In a colonial orb-weaving spider, Cyrtophora citricola, females often eat the males after mating, but it is often the males that choose their mates, according a study published June 1, 2016 in the open-access journal PLOS ONE by Eric Yip from Ben-Gurion University of the Negev, Israel, and colleagues.
Choosing a high quality mate can confer advantages on an animal's offspring. Due to the relatively low abundance of eggs compared to sperm, the choice is often made by females, while males attempt to increase their number of offspring by mating promiscuously. However, this may be different in species that exhibit sexual cannibalism, like the group-living C. citricola spider, where males are often eaten after mating and so may be "choosier" due to a single mate choice. The authors of the present study investigated how sexual cannibalism may promote male choosiness by pairing captured virgin male and female orb-weaving spiders randomly in the laboratory and observing which sex was more selective and which mates were selected.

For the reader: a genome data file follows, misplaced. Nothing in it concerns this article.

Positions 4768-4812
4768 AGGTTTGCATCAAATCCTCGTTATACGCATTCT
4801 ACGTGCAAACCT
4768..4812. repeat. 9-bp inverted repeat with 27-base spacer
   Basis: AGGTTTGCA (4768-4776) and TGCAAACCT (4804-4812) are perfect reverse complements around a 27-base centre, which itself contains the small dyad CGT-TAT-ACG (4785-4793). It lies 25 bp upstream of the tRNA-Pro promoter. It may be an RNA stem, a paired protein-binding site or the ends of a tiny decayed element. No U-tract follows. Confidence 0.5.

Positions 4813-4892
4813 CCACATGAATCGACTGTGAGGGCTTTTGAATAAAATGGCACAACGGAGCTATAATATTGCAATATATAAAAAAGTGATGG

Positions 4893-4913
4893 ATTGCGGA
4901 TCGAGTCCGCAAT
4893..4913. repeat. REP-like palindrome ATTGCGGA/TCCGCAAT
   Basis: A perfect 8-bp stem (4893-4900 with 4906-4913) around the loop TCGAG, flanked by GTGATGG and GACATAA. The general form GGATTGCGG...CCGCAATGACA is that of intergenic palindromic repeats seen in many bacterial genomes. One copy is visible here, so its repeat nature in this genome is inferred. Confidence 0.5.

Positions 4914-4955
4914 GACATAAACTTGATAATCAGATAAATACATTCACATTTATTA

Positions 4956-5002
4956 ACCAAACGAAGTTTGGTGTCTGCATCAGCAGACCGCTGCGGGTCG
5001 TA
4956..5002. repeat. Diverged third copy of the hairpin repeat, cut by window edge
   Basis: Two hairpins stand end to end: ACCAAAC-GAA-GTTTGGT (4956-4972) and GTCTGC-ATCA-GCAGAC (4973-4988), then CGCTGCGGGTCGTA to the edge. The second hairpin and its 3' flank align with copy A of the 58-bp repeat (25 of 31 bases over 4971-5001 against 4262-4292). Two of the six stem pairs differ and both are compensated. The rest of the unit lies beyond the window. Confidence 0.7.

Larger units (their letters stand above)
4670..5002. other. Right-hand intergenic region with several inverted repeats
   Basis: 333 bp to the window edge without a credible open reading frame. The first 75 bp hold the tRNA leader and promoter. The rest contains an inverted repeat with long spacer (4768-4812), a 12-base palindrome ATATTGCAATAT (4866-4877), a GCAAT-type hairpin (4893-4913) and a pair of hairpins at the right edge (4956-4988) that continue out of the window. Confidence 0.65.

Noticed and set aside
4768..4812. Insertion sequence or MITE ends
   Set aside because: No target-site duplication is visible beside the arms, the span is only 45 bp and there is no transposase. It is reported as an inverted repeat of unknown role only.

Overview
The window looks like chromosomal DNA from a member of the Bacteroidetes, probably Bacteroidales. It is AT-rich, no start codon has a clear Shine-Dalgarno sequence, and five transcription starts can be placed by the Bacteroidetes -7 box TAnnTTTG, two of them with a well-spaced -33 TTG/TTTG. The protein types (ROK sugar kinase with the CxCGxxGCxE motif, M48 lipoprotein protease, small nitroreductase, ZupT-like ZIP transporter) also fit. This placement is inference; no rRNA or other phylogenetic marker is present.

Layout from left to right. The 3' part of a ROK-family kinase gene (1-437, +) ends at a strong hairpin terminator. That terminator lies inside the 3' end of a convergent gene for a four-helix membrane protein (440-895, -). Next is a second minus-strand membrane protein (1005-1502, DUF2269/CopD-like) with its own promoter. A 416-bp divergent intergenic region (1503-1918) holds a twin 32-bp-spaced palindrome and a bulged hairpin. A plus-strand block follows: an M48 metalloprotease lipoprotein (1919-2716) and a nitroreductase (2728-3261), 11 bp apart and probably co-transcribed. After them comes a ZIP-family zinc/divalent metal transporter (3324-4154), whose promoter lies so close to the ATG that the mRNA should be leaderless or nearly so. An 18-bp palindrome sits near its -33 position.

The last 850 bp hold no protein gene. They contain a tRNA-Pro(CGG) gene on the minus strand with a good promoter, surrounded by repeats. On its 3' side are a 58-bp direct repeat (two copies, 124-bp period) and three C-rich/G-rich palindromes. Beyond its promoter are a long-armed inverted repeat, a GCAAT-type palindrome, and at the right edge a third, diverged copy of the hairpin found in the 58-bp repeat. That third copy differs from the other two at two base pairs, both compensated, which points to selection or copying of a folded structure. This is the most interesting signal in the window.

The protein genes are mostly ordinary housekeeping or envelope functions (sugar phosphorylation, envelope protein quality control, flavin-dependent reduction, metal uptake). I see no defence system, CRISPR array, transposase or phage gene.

The researchers found that males were choosier than females and were twice as likely to mate with well-fed females, which may be a proxy for fertility. Females ate more than 80% of their mates. The authors suggest that cannibalism by females may therefore act to promote the evolution of mate choice by males.
Eric Yip notes: "With over 80% of males cannibalized after their first copulation, males need to make their one shot at paternity count. In a colony, males are likely to encounter multiple receptive females, and we found that males prefer to court and mate with younger, fatter, and therefore potentially more fecund females."
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Citation: Yip EC, Berner-Aharon N, Smith DR, Lubin Y (2016) Coy Males and Seductive Females in the Sexually Cannibalistic Colonial Spider, Cyrtophora citricola. PLoS ONE 11(6): e0155433. doi:10.1371/journal.pone.0155433
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Multimedia Credit: Na'ama Berner-Aharon
Funding: The study was funded by the U.S.-Israel Binational Science Foundation, grant #2010178. Additional funding to ECY was provided by the Jacob Blaustein Center for Scientific Cooperation and the Kreitman School for Advanced Graduate Studies.
Competing Interests: The authors have declared that no competing interests exist.